FIRST LOOK: VA Dallas Long-Term Care Spinal Cord Injury Facility
The Long-Term Care Spinal Cord Injury Facility (LT-SCI) at the VA Dallas campus was planned and designed to provide a home for multiple generations of veterans with spinal cord injuries (SCI) of varying degrees of severity.
Currently in development, construction documents for the facility have been completed. The project, which has been designed to meet LEED Silver certification, is waiting for congressional funding.
A collaborative team comprised of design professionals—including architect PageSoutherlandPage (Dallas)—SCI clinical specialists, physicians and staff, along with engagement from representatives of the Paralyzed Veterans of America (PVA) and future campus residents, was heavily involved from programming through design of this new facility.
When a patient becomes a long-term resident on a hospital campus, how the physical environment is designed can help ease the patient’s transition, while also creating a home and fostering a community among the residents. To achieve this, the team facilitated a design process that explored and evaluated design goals and guidelines linked with desired outcomes for the facility’s future occupants.
The design discovery process encompassed visioning sessions; goal setting; benchmarking of other SCI facilities; surveying SCI residents, family members, and staff; and utilizing several visualization techniques to study and understand the clinical and residential environment.
The VA Dallas LT-SCI was designed to empower residents to play an active role in their healing process. The primary goal for the facility is to create an environment that promotes privacy, dignity, independence, and mobility for its residents in order to improve their quality of life. The 120,000-square-foot facility will eventually house up to 60 SCI residents and uses a house/town planning model that supports improved individual and community living.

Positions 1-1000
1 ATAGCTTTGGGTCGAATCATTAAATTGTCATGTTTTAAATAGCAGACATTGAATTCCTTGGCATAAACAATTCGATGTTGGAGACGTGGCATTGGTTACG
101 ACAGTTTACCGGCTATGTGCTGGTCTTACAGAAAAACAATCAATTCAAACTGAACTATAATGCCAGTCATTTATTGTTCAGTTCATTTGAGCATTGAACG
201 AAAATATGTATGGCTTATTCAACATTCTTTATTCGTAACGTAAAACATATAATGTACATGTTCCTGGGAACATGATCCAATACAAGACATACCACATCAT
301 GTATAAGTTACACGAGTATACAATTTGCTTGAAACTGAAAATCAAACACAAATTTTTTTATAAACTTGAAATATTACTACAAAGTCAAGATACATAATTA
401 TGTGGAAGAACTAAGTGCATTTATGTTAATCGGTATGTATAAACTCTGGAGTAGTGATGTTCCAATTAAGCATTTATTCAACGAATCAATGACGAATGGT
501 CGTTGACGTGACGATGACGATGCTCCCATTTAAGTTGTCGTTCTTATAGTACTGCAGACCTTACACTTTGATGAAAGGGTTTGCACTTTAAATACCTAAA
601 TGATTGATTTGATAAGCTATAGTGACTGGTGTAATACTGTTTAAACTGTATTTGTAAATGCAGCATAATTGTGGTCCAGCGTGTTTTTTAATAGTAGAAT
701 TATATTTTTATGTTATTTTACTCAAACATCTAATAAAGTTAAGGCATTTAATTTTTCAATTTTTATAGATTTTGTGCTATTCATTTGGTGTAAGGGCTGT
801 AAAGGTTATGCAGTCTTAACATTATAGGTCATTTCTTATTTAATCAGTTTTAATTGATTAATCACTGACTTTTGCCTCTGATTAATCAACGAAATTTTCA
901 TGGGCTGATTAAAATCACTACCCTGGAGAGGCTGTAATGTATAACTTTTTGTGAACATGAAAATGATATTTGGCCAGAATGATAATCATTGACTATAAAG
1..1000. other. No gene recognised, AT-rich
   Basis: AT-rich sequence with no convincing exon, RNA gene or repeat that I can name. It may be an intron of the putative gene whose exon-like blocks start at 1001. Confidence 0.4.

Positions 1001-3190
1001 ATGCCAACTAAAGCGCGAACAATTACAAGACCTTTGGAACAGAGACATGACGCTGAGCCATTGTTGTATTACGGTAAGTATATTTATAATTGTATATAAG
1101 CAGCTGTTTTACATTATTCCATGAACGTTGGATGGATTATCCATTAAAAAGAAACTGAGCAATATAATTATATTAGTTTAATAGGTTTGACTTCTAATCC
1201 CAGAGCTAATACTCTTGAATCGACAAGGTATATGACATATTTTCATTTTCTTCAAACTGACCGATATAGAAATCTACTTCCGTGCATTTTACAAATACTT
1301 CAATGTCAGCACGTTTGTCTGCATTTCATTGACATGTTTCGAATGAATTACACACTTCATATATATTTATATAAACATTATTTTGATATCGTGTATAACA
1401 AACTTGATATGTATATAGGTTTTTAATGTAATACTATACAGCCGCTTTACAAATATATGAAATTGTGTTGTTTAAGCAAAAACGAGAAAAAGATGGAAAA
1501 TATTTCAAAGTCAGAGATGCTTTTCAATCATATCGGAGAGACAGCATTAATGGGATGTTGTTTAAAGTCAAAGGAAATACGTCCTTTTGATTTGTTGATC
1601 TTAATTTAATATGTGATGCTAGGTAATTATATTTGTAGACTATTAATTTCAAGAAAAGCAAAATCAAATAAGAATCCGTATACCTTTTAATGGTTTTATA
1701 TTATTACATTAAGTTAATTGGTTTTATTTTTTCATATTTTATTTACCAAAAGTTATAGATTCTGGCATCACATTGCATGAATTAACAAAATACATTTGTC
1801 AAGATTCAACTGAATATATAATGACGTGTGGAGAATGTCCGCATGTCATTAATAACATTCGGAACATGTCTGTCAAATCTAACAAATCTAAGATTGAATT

However, the challenge of the design was not only to create a homelike environment, but to do so within an urban hospital campus. The main spine of the facility, which runs east to west, ties into a multilevel atrium lobby that will connect to existing SCI departments. This spine also serves as the Main Street for the resident community, with destination points and social gathering areas.
The design palette responds to the function within each zone: a cooler palette is used in the community areas and a warmer palette was chosen for the residential areas.
Resident wings branch north and south from the spine, creating six-bedroom community houses. Within each community house, residents will have the flexibility to customize their bedrooms to express personality and accommodate their level of accessibility. The residents of each community house will share a common living room, kitchen area, and business center.
The bedrooms and common living areas include outdoor balconies with access and views to multiple courtyards. With each outdoor space differing in landscape and activity zones, variety is created for occupants who may reside there for several years. Outdoor meditation, gardening, shuffle board, game tables, and dining are among the various activities that will be provided.
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